August 30, 2022
The Pitch - Part II
This is the second part of what many of us have experienced throughout the years, the sales pitch. As mentioned last week, there are ten steps to this. Let's delve into the first three.
The way you eat may be killing you! Did you know that each cigarette takes eleven minutes off your life? The way you're looking for jobs is completely incorrect.
The first job of the pitch is to grab your attention by making a statement or asking questions that resonate with you. There are variations in this first step, but companies have to be careful of the questions asked. For instance, if the above question regarding cigarettes is asked and you say, "Yes, that's why I don't smoke," then you're off the hook, so to speak.
I attended a business seminar regarding the promotion of martial arts. One school grabbed attention at family-oriented community events by stating, "Hey, I'll bet your child would love karate." The instructor held out a plastic re-breakable board to entice the youngster into breaking it with a front kick. If the parent(s) expressed interest after the break, the instructor would guide them to the next station to continue the discussion.
Many commercials or late-night half-hour commercials for a product will start this way. Sure, many of the products are cheesy, and you wonder why they are still using the playbook from decades ago. However, you find yourself watching, nonetheless, don't you? At least for a little while, right?
Don't feel bad. At least you're intelligent enough to recognize fluff when you see it. Retail stores use a version of this. How big are those SALE signs in the windows? How about the guy in the costume at the entrance to the store holding a sign promoting the sale?
It's part of the psychology. It's akin to putting the milk in the cooler in the back. Grocery stores make you walk to the rear of the store hoping you'll be enticed to pick up a few more items along the way by attractive end displays.
Writers are encouraged to use a hook when querying agents/publishers. In this instance, though, it is advised to not ask a yes/no question because if the agent gives the incorrect answer, you're sunk right away.
I remember an early writers critique group meeting I attended. One of the topics discussed was a book's first chapter/scene/line. How the author needed to grab attention. One of the members grabbed a new release by a literary author and read the first line. I don't remember the book (honestly, I don't. I'm not claiming ignorance because I want to avoid trashing the particular book, I really don't remember), but the first line did not make me want to read more. It was pretty dull.
In relation to a CMMS, let me ask these questions: Are you having serious issues in your maintenance department? Is your inventory disorganized? Does your equipment not last as long as it should?
Let me tell you a story.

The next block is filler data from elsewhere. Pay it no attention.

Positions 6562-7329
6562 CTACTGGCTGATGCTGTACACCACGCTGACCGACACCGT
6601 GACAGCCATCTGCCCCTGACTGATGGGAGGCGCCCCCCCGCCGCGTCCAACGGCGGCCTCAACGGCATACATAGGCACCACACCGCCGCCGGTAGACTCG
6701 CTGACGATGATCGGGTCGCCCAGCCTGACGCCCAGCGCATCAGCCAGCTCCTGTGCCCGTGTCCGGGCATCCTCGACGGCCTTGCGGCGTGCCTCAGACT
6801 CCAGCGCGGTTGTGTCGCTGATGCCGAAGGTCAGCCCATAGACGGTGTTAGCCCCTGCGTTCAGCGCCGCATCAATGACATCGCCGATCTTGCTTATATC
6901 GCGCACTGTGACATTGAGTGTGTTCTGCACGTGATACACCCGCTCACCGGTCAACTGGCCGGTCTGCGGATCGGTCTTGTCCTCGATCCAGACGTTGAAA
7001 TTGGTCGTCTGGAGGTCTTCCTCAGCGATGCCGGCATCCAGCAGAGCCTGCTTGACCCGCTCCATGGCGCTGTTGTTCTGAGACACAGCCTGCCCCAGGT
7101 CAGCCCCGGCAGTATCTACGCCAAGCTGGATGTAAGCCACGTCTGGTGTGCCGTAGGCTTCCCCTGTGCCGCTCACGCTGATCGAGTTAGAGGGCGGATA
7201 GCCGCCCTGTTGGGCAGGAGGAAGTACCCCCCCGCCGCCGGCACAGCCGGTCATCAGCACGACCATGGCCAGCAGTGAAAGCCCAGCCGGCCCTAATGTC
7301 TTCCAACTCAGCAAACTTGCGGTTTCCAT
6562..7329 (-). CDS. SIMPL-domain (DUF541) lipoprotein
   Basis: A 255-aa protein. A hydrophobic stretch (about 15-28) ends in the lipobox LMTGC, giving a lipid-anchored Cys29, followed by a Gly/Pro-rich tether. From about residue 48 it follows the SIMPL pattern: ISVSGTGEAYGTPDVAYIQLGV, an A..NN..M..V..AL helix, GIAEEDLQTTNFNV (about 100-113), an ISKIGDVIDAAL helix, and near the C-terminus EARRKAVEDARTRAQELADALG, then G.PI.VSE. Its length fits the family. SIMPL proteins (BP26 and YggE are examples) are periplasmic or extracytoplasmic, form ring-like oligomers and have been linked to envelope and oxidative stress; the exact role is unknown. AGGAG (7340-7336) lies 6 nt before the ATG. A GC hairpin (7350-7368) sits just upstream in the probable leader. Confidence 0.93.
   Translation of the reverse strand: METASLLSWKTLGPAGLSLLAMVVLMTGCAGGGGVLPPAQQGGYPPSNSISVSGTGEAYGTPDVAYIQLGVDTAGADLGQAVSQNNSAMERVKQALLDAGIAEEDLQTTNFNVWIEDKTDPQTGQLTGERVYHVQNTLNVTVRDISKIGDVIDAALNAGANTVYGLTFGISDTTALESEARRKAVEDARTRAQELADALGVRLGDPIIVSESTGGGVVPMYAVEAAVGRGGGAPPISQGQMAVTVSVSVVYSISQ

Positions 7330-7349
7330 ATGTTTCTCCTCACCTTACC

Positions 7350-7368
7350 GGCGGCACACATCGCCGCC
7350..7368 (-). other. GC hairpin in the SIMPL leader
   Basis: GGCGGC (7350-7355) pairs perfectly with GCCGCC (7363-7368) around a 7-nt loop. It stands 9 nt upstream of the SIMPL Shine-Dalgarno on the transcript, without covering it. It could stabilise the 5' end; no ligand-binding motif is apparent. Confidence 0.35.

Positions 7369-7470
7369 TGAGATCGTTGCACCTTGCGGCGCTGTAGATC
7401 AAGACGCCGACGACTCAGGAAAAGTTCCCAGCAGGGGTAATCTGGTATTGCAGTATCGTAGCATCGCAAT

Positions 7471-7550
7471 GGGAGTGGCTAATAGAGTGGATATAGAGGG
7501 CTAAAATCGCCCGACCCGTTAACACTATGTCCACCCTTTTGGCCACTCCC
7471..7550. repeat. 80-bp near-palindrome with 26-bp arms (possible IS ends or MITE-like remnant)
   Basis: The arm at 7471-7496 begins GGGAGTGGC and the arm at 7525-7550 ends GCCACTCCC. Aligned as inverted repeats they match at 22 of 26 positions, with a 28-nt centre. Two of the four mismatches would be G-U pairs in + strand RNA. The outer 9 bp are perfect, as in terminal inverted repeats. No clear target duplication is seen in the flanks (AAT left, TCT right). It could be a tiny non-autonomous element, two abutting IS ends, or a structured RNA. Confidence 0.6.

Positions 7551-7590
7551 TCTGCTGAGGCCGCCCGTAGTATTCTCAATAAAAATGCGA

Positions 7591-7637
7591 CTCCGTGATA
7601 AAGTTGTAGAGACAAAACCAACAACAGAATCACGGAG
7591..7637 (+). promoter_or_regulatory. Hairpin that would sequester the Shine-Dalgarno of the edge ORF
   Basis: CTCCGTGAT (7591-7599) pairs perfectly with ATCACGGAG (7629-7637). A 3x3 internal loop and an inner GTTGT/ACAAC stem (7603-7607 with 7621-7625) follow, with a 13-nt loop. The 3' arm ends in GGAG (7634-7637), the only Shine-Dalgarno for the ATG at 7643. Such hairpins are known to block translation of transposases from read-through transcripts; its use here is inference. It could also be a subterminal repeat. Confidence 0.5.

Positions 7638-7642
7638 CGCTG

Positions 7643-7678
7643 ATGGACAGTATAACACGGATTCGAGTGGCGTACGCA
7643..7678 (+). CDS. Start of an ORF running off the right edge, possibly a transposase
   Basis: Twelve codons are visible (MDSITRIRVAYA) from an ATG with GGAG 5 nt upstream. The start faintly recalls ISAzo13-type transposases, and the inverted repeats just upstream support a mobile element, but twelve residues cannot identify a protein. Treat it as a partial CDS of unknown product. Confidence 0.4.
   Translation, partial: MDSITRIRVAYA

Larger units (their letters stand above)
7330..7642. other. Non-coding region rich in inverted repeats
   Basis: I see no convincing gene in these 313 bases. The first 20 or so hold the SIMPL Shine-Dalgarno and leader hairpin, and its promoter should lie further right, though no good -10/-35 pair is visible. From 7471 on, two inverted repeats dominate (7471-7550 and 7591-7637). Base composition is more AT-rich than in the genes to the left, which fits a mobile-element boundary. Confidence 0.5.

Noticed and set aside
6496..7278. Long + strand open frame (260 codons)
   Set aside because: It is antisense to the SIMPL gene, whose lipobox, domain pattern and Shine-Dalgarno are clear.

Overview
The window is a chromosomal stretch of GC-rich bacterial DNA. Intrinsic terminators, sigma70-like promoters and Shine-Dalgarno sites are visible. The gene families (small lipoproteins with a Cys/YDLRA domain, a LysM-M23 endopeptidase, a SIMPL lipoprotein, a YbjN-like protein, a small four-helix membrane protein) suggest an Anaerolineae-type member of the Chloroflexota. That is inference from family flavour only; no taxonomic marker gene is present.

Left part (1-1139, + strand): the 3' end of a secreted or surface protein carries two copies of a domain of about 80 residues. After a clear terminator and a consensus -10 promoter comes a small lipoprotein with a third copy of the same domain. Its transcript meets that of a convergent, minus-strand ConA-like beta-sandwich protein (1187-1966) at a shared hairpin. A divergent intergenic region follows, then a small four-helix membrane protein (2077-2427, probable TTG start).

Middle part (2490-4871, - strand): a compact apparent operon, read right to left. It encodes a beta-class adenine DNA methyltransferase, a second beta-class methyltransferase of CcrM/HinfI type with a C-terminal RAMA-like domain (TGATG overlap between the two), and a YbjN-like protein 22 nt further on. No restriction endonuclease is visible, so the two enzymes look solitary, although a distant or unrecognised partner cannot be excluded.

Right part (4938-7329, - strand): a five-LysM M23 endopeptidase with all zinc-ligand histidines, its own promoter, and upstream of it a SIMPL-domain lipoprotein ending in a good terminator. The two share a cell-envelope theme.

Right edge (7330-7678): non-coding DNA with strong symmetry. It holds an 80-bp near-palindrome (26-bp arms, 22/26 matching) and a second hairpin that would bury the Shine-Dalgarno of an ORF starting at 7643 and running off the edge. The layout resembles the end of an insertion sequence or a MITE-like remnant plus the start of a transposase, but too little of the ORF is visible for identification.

This is the credibility part of the pitch. You're not going to automatically purchase based on what this guy says without some backstory. Again, this is not necessarily a bad thing. If he's selling something, I'd hear a little bit of where he came from and the situation that led him to a solution. Unfortunately, most of the time, I received an extended biography of the problem, a couple of attempts at reconciliation, then finally came across either the method or a friend who used the method and together they expanded it. As mentioned last week, in many webinars, this lasts 10-15 minutes. I admit to being sucked into today's fast-paced society at times. After a few minutes, of this lengthy history, I'm bored and just want him to get on with it.
When the speaker relates his personal story, that's supposed to put him on a similar level to his audience. "I had the same problem as you. Let me tell you about it." The speaker may give other examples, but more often those are saved until later.
Authors have the same credibility issue. Yes, the adage is 'Write what you know.' So, you have doctors writing medical thrillers; lawyers writing legal mysteries; cops writing police procedurals. There's nothing wrong with this. These people have had experience in the field in which they're writing.
Let me offer you some CMMS history. I promise it won't take you too long to review it and it won't bore you. It does show that the experience level is long-term, that we didn't just start last month.
You've grabbed the audience's attention and related a personal story. Now, show some results and detail the benefits.
I learned aspects of this idea in a former position. Often, the team held discussions regarding what images to use for certain ads. Having a guy in a work shirt holding a wrench with a car on the lift in the background was kind of amateur to use for a car mechanic. You know he's a car mechanic. Ditto with the stereotypical doctor with the stethoscope around his neck or the realtor handing over the keys to the new house to the smiling family.
Another aspect involved medicines or medical devices. For example, why show the rendering of pain or a person on the ground holding his/her ankle? You don't want the negativity. The audience already knows what the pain feels like. Instead, you want to show the person running along a forest trail or playing tennis and smiling. Positive images.
Regarding a CMMS, the benefits are numerous. It all depends on how they are presented. Can your system increase productivity by 40% in 90 days? Result in a reduction in emergency work orders? 100% accuracy audit rating?
Some things to think about, right? If a CMMS can offer this, wouldn't you be intrigued to investigate further? Join me next week as we investigate the next few steps in the pitch. Meanwhile, to jump ahead in the line, call 800-922-4336 to talk to a Mapcon representative. He'll steer you down the right path to success.